WTH Is That? #1: Tincture edition
We were very excited about these tinctures. We vended at an event (here in New York City) with these tinctures. We hung out. People came by. They asked questions. Namely, what’s a tincture?
Mind you, they didn’t ask us what kind of tinctures we were selling. People generally didn’t know what a tincture even is.
What’s it do?
What does it taste like?
What’s in it?
Does it work…?
I’ve spent the last few days intermittently researching tinctures. Its origin, its functions, various methods of preparation. Does it have to taste so gnarly? Why is it made with alcohol? Can I get drunk? ..how about a buzz?
To answer the last two questions: probably. If you really wanted to.
While we can hop down the same rabbit hole I did, let’s keep it light for now and discuss some base details and history:
WTH is a tincture?
A tincture is traditionally made of two main components: alcohol and herbs. Fresh or dry herbs are steeped in alcohol for at least two weeks while the alcohol extracts the plants’ bioactive compounds. After 4-6 weeks of steeping, the mixture is pressed, the herbs are discarded, and the infused liquid is the final product.
Alcohol is not the enemy.
One of my first concerns with tinctures was that it’s alcohol-based.
But we’re trying to make people healthier. We’re a WELLNESS line. Healthy people won’t want ALCOHOL.
That being said, alcohol is derived from fruits and plants and was historically intended for spiritual and medicinal purposes. Suffice to say, we’ve ruined it. We ruined alcohol by letting alcohol ruin us and thereby we’re burning alcohol at the stake.
Without straying too far off the point of tinctures, it turns out that while you can certainly make tinctures with a glycerin or vinegar, alcohol is by far the most effective extractant.
My takeaway is that since alcohol is made from plants, its biology naturally attracts the compounds from the herbs introduced to it. Basically game recognize game and that’s a tough one to argue. (Disclaimer: I am not a scientist.)
(If you want a very in-depth explanation, Botana has a great post on alcohol tinctures vs alternative solvents.)
Tinctures go waaaaaay back.
For as long as distilled alcohol has existed, it’s theorized that so too has tinctures. Though details are fuzzy as to exactly when alcohol was invented, NatGeo references some 9,000 years ago so we’re just gonna go with that.
The earliest evidence archaeologists have found thus far was from the tomb of Scorpio I, one of Egypt’s first rulers 5,100 years ago, whose tomb included 700 jars with traces of wine with herbs and tree resins (tree resins are used for myriad medicinal purposes). These findings resonated with later Egyptian pharmacology texts describing medicinal alcohol containing eastern Mediterranean herbs like coriander, balm, mint, sage, senna, germander, savory, and thyme.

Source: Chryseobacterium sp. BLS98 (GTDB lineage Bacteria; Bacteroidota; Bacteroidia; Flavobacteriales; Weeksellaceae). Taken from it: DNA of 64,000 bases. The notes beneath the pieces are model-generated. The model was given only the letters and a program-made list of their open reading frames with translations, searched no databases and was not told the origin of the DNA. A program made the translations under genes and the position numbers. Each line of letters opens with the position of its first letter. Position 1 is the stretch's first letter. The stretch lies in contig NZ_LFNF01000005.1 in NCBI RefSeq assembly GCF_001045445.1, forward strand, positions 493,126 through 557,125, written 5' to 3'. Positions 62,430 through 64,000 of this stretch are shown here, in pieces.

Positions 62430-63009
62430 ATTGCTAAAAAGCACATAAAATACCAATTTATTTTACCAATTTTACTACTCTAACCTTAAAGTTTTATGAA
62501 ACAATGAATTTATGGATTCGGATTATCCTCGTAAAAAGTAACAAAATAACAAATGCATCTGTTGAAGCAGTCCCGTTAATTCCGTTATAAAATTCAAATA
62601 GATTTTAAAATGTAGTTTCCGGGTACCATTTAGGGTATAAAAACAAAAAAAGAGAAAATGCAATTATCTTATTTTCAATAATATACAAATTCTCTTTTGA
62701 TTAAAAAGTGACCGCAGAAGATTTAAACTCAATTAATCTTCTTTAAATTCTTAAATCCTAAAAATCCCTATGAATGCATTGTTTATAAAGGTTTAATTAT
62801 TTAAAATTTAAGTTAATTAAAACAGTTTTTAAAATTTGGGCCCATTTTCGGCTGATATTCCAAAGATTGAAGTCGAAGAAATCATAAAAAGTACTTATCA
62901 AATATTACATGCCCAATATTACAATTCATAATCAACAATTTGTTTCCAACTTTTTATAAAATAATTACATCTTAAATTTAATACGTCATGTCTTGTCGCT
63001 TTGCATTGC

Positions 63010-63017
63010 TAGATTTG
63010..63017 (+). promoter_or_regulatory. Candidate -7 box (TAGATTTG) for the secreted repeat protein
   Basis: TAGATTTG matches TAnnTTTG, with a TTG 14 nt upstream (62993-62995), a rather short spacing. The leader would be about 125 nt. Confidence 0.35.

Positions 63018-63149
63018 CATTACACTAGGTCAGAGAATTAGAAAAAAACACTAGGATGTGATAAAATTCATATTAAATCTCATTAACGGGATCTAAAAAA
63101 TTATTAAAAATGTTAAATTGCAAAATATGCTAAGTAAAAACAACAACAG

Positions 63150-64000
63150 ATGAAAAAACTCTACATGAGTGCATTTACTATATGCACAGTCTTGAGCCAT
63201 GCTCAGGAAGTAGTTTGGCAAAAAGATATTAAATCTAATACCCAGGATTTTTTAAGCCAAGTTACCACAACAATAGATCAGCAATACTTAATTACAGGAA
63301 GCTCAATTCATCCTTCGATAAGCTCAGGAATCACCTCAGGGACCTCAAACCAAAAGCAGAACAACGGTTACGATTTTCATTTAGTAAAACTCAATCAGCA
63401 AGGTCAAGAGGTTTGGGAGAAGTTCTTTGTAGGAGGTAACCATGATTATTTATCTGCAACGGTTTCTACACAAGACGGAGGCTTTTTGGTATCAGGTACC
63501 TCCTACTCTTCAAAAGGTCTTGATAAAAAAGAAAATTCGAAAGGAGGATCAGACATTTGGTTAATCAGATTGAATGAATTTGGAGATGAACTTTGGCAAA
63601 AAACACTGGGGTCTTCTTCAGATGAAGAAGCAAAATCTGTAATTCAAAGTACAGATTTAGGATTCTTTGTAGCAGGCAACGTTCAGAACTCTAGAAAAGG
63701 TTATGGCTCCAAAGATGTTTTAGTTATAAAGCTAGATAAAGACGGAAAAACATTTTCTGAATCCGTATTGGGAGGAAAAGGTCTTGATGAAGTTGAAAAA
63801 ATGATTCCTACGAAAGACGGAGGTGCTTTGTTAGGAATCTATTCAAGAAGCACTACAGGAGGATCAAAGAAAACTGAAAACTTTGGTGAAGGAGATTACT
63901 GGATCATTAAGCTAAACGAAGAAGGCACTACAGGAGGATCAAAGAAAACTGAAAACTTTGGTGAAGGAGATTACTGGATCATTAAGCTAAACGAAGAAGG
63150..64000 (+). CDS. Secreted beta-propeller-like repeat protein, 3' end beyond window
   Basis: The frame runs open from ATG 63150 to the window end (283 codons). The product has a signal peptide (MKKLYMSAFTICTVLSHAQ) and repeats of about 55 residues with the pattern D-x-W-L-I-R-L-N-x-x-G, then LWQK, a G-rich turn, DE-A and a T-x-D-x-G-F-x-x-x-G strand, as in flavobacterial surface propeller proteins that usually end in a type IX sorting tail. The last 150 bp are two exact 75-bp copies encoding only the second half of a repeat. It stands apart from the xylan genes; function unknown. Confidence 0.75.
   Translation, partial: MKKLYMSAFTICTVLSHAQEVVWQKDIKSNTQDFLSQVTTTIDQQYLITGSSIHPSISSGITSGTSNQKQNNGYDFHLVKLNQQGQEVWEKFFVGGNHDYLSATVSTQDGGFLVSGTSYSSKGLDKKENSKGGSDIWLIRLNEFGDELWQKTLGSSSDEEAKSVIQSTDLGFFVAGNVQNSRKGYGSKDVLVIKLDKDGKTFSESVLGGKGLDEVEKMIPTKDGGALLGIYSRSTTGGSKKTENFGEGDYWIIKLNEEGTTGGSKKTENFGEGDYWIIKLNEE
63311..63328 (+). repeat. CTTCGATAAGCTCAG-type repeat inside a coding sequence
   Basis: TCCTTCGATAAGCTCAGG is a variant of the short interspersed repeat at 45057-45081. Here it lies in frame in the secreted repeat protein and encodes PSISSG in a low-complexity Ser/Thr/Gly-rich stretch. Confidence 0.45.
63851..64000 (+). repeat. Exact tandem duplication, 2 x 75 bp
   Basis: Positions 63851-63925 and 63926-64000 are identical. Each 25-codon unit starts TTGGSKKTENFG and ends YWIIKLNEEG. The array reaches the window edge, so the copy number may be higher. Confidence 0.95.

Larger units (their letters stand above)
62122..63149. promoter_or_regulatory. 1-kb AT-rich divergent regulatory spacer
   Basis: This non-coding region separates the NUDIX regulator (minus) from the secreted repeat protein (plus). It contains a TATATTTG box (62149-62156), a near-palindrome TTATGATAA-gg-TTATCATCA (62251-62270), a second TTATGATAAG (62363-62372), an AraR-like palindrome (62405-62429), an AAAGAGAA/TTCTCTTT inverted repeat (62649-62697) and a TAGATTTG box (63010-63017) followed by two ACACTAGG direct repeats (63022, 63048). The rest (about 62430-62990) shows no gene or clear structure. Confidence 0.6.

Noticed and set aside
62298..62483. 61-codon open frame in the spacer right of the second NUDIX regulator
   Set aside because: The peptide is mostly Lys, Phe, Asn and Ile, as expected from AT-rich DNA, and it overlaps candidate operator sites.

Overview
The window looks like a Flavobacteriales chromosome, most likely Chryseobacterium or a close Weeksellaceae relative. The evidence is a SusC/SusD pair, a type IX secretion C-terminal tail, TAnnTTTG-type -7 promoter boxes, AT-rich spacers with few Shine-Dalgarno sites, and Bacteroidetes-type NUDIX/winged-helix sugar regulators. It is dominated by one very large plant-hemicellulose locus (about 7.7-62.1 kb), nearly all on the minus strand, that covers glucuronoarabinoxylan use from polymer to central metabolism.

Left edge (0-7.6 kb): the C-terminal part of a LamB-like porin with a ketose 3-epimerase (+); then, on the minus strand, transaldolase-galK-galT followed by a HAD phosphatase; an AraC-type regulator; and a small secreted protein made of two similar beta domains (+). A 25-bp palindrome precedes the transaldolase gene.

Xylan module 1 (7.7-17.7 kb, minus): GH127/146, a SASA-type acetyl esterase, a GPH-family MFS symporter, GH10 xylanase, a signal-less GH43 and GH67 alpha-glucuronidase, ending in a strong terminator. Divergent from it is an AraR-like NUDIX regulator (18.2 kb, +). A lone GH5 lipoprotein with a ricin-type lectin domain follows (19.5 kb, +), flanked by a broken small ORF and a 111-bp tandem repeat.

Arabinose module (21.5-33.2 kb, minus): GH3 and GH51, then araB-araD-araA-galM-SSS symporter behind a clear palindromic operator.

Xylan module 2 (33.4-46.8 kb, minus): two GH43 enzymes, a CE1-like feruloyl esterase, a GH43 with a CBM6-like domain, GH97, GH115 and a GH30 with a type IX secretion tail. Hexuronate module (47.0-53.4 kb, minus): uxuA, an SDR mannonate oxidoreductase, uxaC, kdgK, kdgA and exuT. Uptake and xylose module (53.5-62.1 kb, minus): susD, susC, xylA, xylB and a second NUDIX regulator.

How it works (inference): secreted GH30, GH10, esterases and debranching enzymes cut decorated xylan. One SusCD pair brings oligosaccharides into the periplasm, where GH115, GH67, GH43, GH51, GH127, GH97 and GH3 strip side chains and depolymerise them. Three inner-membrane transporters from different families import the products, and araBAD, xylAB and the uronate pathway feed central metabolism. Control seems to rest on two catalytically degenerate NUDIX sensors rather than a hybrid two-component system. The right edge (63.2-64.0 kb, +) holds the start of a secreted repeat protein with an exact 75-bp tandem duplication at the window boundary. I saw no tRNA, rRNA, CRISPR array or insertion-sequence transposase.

Our drugstore pills came from plants and bacteria.
Herbal tinctures can be strong or mild depending on the formula (recipe of herbs) and its intended effect. Some are meant to treat symptoms, some to prevent illness, some to maintain balance, some can uplift mood, some will help you relax. Plants and its healing properties are far-ranging and endless.
Pharmaceuticals, for instance, did not arrive out of thin air. Some of our most potent modern medications came from plants. To list a few:
Morphine, a powerful painkiller, comes from the opium poppy.
Aspirin’s main component, salicylic acid, is found in plants like white willow, birch, and wintergreens.
Digoxin, used to slow the heart rate for patients with arrhythmia, enlists the active ingredient digitalis from a flower called the foxglove.
Penicillin came from mold.
Herbal medicine works.
But like anything that currently exists on earth, herbal medicine is not a miracle cure (although some would argue otherwise!) Unlike manufactured pharmaceuticals, plants’ healing properties need time to sync with your body. By consistently eating well and introducing herbs into your lifestyle, your body becomes a fortress.
As Sun Simiao* once said…
Do not take good health for granted. Just as one should not forget danger in times of peace, try to prevent the coming of disease beforehand.
*Sun Simiao was a a physician and writer from 7th century China during the Sui and Tang dynasty. He was dubbed China’s King of Medicine for his contributions to Chinese medicine.